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THE holy Liturgy is rich in mystery, during these days of the Church's celebrating the anniversaries of so many wonderful events; but as the principal part of these mysteries is embodied in the rites and ceremonies of the respective days, we shall give our explanations according as the occasion presents itself. Our object, in the present Chapter, is to say a few words respecting the general character of the Mysteries of these two Weeks.

We have nothing to add to the explanation, already given in our "Lent," on the mystery of Forty. The holy season of expiation continues its course, until the fast of sinful man has imitated, in its duration, that observed by the Man-God in the desert. The army of Christ's faithful children is still fighting against the invisible enemies of man's salvation; they are still vested in their spiritual armour, and, aided by the Angels of light, they are struggling hand to hand with the spirits of darkness, by compunction of heart and by mortification of the flesh.

As we have already observed, there are three objects which principally engage the thoughts of the Church during Lent. The Passion of our Redeemer, which we have felt to be coming nearer to us each week; the preparation of the Catechumens for Baptism, which is to be administered to them on the Easter eve; the Reconciliation of the public Penitents, who are to be re-admitted into the Church, on the Thursday, the day of the Last Supper.

Each of these three objects engages more and more the attention of the Church, the nearer she approaches the time of their celebration.

The miracle performed by our Saviour, almost at the very gates of Jerusalem, and by which he restored Lazarus to life, has roused the fury of his enemies to the highest pitch of phrensy. The people's enthusiasm has been excited at seeing him, who had been four days in the grave, walking in the streets of their City. They ask each other, if the Messias, when he comes, can work greater wonders than these done by Jesus, and whether they ought not at once to receive this Jesus as the Messias, and sing their Hosanna to him, for he is the Son of David? They cannot contain their feelings:-Jesus enters Jerusalem, and they welcome him as their King. The High Priests and Princes of the people are alarmed at this demonstration of feeling; they have no time to lose; they are resolved to destroy Jesus. We are going to assist at their impious conspiracy: the Blood of the Just Man is to be sold, and the price put on it is thirty silver pieces. The Divine Victim, betrayed by one of his Disciples, is to be judged, condemned, and crucified. Every circumstance of this awful tragedy is to be put before us by the Liturgy, not merely in words, but with all the expressiveness of a sublime ceremonial.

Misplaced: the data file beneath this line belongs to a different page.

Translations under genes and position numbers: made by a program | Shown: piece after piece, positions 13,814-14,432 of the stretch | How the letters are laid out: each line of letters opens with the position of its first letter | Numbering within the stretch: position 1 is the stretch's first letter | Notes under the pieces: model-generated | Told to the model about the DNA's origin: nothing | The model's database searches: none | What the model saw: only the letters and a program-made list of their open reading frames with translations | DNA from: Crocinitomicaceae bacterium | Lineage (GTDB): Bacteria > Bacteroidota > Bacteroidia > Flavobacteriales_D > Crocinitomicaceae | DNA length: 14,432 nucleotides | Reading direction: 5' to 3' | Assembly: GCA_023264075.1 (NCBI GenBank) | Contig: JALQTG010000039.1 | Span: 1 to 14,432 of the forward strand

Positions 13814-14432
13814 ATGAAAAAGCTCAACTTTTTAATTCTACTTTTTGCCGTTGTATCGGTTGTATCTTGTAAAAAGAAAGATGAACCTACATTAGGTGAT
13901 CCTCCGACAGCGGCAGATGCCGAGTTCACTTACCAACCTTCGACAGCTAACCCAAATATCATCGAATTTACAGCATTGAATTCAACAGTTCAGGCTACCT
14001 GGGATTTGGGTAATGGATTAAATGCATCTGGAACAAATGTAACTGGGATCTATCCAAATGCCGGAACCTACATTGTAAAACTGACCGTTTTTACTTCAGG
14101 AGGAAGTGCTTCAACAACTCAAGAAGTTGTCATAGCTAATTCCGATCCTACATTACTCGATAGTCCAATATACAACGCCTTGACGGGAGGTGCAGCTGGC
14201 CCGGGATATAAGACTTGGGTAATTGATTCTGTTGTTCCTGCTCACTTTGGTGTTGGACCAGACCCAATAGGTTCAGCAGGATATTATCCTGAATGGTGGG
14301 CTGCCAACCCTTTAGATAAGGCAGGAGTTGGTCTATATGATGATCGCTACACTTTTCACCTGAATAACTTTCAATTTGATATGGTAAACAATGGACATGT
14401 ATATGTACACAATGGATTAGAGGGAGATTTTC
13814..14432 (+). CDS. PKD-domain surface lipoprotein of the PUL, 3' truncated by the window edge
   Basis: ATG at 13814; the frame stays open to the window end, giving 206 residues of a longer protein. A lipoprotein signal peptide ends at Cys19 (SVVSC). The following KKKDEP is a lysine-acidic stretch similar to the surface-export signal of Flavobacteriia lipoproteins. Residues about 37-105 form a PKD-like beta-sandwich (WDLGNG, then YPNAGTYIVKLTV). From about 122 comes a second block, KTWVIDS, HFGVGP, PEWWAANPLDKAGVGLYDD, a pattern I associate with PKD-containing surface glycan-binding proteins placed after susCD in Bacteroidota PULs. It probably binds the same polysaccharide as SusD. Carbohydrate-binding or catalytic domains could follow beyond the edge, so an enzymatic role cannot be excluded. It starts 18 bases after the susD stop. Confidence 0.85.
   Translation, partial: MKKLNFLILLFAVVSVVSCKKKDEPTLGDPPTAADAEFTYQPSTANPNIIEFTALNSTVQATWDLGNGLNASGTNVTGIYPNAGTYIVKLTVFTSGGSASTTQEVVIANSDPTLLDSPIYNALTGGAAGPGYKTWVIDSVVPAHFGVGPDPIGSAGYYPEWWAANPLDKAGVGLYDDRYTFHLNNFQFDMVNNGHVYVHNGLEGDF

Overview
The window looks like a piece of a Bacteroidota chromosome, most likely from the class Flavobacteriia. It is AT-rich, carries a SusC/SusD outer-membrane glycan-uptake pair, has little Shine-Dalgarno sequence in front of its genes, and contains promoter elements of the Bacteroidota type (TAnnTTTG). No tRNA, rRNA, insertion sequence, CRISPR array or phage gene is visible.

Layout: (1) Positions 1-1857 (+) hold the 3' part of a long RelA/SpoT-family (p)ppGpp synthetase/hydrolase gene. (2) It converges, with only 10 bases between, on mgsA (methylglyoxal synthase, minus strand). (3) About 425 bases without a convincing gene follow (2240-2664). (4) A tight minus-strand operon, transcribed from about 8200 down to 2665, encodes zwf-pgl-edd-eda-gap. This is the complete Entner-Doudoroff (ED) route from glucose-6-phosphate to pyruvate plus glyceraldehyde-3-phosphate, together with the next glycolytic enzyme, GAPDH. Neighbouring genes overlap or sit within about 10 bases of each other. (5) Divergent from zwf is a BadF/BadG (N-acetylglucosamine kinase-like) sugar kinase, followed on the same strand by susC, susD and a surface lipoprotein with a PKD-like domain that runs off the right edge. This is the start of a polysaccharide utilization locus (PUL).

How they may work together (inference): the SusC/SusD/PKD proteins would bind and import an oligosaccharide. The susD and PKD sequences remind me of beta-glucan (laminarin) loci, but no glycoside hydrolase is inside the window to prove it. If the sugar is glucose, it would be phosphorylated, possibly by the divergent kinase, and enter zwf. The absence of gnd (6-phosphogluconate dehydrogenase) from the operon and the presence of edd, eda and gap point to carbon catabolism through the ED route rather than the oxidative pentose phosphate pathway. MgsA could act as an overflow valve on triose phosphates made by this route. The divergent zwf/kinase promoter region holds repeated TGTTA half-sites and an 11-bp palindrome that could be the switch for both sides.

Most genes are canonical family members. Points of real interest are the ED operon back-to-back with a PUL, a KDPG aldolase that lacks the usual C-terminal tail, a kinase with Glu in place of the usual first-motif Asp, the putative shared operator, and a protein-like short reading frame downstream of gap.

The Catechumens have but a few more days to wait for the Fount that is to give them Life. Each day, their instruction becomes fuller; the figures of the Old Law are being explained to them; and very little now remains for them to learn with regard to the mysteries of salvation. The Symbol of Faith is soon to be delivered to them. Initiated into the glories and the humiliations of the Redeemer, they will await, with the Faithful, the moment of his glorious Resurrection; and we shall accompany them, with our prayers and hymns, at that solemn

hour, when, leaving the defilements of sin in the lifegiving waters of the Font, they shall come forth pure and radiant with innocence, be enriched with the gifts of the Holy Spirit, and be fed with the divine Flesh of the Lamb that liveth for ever.

The Reconciliation of the Penitents, too, is close at hand. Clothed in sackcloth and ashes, they are continuing their work of expiation. The Church has still several passages from the Sacred Scriptures to read to them, which, like those we have already heard during the last few weeks, will breathe consolation and refreshment to their souls. The near approach of the day, when the Lamb is to be slain, increases their hope, for they know that the Blood of this Lamb is of infinite worth, and can take away the sins of the whole world. Before the day of Jesus' Resurrection, they will have recovered their lost innocence; their pardon will come in time to enable them, like the penitent Prodigal, to join in the great Banquet of that Thursday, when Jesus will say to his guests: With desire I have desired to eat this Pasch with you, before I suffer.1